Don't You Have Time to Think? by Richard P Feynman

Particle physics - the route to pop stardom
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The Independent Culture

Richard Feynman was one of those scientists who attract a pop-star following. His work, on sub-atomic particles, could hardly have been more abstruse but his style, as lecturer, teacher and writer, was approachable and encouraging.

Anyone wanting to know more about Feynman's career and discoveries will need to look elsewhere. This sizeable tome is a volume of letters to and from the physicist, saying little about his work but showcasing his personality and his role as superstar scientist. It begins with him as a young graduate student writing home, then takes him to Los Alamos, where he worked on the atomic bomb project, and on through a long career as experimental scientist and theoretician, Nobel Prize winner, and public man. In the latter role, he made an intervention that made him a household name in his native US, demonstrating on television how the failure of a cheap rubber O-ring seal had led to the destruction of the Challenger space shuttle. He was also a dedicated husband and a belated but doting father.

For the most part the letters are short and matter of fact. If genius really is an infinite capacity for taking pains, he has it. A mere request to cancel a subscription to this or that organisation or journal invariably leads to an exchange of views, with the organisation in question always desperate to discover what it did to offend the great man.

Feynman was never a great "joiner". He helped choose textbooks for California's state schools, but won a bet with a colleague that he would manage to avoid becoming an educational bureaucrat. There are pages of congratulatory letters here on his becoming a Nobel laureate, but he responded best to those from childhood acquaintances rather than statesmen, and in later years seemed to become disenchanted with having won the Prize at all.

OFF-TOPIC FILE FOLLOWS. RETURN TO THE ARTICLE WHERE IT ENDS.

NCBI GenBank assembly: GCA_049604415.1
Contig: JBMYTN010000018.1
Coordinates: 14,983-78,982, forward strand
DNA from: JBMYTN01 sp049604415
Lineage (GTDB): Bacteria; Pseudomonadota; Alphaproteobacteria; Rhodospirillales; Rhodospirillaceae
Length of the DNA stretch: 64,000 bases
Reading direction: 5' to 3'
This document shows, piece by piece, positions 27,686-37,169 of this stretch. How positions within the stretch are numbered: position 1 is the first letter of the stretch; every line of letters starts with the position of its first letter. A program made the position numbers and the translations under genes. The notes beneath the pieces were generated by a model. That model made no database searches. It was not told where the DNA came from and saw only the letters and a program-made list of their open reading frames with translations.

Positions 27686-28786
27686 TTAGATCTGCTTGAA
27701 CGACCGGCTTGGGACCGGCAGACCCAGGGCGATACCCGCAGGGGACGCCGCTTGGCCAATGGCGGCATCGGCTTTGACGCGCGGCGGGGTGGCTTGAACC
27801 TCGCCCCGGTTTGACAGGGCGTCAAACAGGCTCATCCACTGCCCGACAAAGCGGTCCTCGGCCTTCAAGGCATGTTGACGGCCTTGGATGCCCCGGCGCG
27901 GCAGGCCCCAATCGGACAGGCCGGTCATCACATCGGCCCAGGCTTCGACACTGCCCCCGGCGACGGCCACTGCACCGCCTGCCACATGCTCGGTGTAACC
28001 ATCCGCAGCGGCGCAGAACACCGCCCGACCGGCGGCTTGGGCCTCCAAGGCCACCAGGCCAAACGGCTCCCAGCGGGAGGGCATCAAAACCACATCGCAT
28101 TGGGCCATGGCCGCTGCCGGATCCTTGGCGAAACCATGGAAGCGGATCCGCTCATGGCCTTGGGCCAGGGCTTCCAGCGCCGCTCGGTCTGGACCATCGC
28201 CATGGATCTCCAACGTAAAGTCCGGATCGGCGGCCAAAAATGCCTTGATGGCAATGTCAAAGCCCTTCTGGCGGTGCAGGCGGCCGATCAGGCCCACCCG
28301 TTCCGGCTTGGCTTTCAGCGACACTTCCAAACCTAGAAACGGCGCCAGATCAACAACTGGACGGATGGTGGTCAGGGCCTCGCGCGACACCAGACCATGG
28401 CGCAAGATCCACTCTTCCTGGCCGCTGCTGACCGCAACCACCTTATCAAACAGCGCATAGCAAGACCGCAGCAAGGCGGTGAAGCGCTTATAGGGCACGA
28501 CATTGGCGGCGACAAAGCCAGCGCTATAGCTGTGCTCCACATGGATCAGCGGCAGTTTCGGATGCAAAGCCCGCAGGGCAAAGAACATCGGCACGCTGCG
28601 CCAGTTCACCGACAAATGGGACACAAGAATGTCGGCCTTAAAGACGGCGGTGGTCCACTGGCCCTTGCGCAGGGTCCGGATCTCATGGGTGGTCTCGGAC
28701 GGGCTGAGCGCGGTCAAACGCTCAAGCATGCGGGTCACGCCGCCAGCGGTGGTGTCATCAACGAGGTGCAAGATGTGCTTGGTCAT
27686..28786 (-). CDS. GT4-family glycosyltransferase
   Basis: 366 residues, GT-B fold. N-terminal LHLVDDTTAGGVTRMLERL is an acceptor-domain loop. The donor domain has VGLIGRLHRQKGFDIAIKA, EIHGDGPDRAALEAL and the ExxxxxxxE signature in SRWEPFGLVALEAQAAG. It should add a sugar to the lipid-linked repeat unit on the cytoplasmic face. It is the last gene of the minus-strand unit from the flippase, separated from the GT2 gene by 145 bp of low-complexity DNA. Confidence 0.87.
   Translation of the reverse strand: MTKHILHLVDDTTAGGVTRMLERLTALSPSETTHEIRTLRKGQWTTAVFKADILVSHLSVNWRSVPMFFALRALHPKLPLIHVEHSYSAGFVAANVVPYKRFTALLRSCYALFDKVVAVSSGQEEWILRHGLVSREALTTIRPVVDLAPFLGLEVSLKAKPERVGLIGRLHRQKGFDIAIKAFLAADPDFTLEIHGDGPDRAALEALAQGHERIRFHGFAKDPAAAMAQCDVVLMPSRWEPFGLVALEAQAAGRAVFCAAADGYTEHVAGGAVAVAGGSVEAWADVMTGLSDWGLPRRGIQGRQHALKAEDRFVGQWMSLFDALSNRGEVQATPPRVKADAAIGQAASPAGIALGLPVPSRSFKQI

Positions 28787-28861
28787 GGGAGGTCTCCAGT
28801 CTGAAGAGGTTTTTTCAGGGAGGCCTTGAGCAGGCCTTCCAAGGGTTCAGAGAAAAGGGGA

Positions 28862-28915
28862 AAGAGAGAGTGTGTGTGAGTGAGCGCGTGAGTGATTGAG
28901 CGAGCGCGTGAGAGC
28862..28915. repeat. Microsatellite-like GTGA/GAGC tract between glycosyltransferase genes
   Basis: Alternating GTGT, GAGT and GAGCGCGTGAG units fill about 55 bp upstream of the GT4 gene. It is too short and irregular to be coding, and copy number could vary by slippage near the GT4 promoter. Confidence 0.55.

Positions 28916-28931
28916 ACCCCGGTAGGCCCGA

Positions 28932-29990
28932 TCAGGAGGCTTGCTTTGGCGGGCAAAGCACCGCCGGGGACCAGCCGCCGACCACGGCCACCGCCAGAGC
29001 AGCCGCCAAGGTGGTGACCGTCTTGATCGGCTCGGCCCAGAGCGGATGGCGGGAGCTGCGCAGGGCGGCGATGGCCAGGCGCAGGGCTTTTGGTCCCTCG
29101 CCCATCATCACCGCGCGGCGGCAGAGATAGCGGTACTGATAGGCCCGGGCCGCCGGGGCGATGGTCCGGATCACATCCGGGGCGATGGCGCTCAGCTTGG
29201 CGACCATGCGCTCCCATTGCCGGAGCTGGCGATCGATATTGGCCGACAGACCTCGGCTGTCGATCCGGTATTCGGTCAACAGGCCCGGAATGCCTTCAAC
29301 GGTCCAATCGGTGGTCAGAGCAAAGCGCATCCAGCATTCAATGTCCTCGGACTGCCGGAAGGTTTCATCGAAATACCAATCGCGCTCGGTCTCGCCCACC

Part of the reason for this was that it took him away from his beloved physics and opened him up to journalists, schoolchildren, amateur scientists and cranks of every description. Nonetheless, he retained a remarkable patience in the face of provocation. He manages a gentle reply, for instance, to a man who notes the way suspended objects twist back and forth on a string and wonders whether this "new force", which he proposes to name after himself, will prove to be a breakthrough in providing the world's energy needs.

It becomes clear that Feynman had not only a brilliant mind but great reserves of tact and simple kindness. Only rarely does he bristle, for instance when someone proposes to include him in a book about "Jewish winners of the Nobel Prize", which he characterises as an "adventure in prejudice". Having abandoned the tenets of Judaism at 13, he never wavered in his gentle atheism, nor in his determination to stay away from matters about which he had opinions but no expertise. He faced a long, slow struggle with cancer and the successive ordeals of surgery with great courage. These letters help to round out our picture of the man, and are rarely without interest, but their real value is to convinced fans and Feynman completists rather than to the general reader.

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